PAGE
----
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Do we understand small businesses?

Simon Bridge, Northern Ireland

August 2011

Northern Ireland's economy is dependent on its businesses, and therefore those who are charged with the task of promoting our economy must be able to relate to those businesses and to understand their needs.

Traditionally we have recognised two main components in the economy: the public sector and the private sector, and we think that the private sector is, or should be, focused on profit, while the public sector is, or should be, focussed on service. There are business people and civil servants and we expect them to have different cultures and, where there are different cultures, we can also expect problems in communication.

Sometimes, in reality, the gap does not seem to be that big and we find that people accustomed to a public sector culture can often relate well to people in a business, or at least in a big business, culture. As Graham Bannock has pointed out, they have a lot in common. Both civil servants and big business representatives are salaried and therefore have regular and relatively secure incomes, they both have regulated discretion in their work, and they both see their jobs as separate from themselves as people. There are also hierarchies on both sides, so higher level people can talk to each other to agree the main points of a deal, and then leave their subordinates to sort out the detail.

However, because public sector people can relate to these businesses, they are tempted to think that they can work with all businesses, small as well as big. After all both small and big businesses belong in the private sector and therefore, while there may be differences between them, surely they are not as great as the differences between both of them and the public sector? So, if public servants can cross the cultural divide and relate well to some businesses, is it not reasonable to expect that they can relate well to all of them?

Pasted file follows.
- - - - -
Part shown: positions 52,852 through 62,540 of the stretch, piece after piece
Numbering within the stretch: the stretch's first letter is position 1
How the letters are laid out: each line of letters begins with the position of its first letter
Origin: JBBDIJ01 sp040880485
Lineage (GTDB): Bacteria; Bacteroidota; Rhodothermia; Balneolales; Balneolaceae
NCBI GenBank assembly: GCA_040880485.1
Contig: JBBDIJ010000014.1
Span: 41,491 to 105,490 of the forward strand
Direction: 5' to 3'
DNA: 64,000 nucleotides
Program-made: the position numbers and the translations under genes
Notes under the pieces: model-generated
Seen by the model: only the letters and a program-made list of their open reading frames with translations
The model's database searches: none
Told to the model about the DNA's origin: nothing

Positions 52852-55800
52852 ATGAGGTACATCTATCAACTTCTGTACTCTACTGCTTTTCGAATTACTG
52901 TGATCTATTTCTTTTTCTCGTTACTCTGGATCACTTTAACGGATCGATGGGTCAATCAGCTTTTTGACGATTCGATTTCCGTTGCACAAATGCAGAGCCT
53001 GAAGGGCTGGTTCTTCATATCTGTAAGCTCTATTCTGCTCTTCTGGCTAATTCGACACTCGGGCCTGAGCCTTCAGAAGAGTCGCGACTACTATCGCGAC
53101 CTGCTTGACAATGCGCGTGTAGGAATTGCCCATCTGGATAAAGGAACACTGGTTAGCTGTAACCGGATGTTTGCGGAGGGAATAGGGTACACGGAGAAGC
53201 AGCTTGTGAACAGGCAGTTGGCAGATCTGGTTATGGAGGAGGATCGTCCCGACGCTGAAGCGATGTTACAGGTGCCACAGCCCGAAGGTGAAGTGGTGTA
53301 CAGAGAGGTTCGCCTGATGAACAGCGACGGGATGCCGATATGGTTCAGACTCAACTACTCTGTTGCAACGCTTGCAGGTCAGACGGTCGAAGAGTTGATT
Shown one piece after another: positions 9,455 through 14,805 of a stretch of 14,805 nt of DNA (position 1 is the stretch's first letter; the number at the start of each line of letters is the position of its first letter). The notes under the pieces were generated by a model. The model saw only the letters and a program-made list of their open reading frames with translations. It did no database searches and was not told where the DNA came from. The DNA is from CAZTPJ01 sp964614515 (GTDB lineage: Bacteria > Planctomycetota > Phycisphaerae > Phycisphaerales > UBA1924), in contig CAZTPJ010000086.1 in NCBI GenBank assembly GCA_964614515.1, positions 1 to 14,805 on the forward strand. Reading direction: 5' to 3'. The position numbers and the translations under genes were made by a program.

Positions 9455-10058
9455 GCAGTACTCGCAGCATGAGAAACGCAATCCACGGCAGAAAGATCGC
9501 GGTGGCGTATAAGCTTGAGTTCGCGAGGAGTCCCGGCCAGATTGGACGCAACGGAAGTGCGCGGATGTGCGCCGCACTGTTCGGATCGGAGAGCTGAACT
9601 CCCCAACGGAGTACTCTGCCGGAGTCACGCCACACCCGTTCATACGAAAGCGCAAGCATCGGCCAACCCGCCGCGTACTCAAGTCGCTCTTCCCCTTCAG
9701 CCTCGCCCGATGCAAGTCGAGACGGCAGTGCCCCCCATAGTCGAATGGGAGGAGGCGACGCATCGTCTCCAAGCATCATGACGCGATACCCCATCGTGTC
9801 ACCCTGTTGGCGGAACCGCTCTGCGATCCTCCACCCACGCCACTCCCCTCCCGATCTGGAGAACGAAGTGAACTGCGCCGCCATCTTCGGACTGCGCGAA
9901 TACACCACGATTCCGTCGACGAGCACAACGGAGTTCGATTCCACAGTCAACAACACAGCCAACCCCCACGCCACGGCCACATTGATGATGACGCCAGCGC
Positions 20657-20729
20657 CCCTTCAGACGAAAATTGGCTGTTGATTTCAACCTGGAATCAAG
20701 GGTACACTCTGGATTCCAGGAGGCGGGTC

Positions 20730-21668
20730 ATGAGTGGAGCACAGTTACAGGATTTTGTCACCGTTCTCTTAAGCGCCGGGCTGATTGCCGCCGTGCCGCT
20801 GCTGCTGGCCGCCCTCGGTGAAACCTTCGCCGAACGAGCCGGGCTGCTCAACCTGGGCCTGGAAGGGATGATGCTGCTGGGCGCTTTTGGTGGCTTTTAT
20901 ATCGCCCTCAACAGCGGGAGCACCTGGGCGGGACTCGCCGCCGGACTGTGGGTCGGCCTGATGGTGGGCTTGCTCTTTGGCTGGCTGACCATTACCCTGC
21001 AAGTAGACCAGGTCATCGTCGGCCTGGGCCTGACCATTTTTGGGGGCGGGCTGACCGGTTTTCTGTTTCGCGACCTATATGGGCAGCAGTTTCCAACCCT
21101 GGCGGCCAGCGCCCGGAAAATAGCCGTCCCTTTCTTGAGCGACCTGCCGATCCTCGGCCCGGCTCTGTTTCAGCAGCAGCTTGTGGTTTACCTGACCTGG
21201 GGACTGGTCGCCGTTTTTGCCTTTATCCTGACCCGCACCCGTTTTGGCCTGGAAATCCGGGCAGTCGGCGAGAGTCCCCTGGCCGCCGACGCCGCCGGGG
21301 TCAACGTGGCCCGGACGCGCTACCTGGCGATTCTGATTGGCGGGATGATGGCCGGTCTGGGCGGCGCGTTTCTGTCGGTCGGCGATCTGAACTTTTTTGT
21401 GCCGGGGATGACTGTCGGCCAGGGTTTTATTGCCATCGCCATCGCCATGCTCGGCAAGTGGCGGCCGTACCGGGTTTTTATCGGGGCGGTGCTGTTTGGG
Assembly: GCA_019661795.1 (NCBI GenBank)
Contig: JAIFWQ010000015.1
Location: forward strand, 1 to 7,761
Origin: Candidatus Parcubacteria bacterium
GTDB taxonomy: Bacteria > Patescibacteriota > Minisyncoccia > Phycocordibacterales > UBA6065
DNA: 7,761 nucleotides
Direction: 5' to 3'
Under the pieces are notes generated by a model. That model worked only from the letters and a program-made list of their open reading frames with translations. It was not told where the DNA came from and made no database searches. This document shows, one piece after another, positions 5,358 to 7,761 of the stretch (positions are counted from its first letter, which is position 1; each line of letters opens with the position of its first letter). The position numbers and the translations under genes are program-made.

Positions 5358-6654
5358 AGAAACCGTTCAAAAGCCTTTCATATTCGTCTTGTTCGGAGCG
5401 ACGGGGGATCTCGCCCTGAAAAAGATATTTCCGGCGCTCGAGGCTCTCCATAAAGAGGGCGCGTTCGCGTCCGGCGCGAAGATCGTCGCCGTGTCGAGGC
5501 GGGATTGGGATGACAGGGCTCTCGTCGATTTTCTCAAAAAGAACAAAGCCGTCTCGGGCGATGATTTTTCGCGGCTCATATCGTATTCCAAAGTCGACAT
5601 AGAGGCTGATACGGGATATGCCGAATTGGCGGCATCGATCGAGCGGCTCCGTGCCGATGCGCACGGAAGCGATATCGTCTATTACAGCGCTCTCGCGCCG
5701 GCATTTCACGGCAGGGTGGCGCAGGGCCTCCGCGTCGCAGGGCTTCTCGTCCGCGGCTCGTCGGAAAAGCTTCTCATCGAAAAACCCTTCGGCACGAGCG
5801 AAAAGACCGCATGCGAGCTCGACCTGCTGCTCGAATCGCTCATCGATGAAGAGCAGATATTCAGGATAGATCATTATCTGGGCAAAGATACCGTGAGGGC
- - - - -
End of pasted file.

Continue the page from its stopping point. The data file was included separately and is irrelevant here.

But small businesses are not small big businesses and they do not behave like them. Nor do they share much in the way of an organisational culture. Small business owners do not have an assured and regular income and they do not have lots of subordinates to look after the detail. They do, however, have total discretion and they are intimately involved with their businesses. They may be in the private sector but they have a very different culture from big businesses and they need a particular approach based an understanding and appreciation of that difference.

It is fifty years since Dame Edith Penrose pointed out that the differences in the administrative structure of the very small and the very large firms are so great that in many ways it is hard to see that the two species are of the same genus. We cannot, she said, define a caterpillar and then use the same definition for a butterfly. That is a striking analogy for the difference but, unlike caterpillars, most small businesses are not pre-determined to change into something else and are not going to turn into big businesses however long they are left.

Northern Ireland has a small business economy, and there is considerable evidence that small businesses are good for an economy. So our economic development bodies need to relate to small businesses. One size however does not fit all: just as it has been argued that entrepreneurship and small businesses are different things, and need different policies to address them successfully, so too small businesses need a different policy approach from that for big businesses.

We used to have a separate agency for small businesses, but Invest NI was formed to bring it and its big business counterpart together into a common framework. Now however Invest NI does not even seem to have separate teams for small businesses, so where in the system does the understanding of their different needs now reside?

Invest NI was formed six years ago and it is recommended practice to evaluate new projects after a period to see if lessons can be leant. Have we had an evaluation of Invest NI to see if it has done what it was supposed to do for small businesses, or what else it might have done? This would not be to criticise Invest NI or to try to re-invent it, but to guide where we might like it to go in the future.

It is not just that our small businesses deserve appropriate support, distinct from that provided for big businesses, but that, if they don't get it, our economy could suffer.

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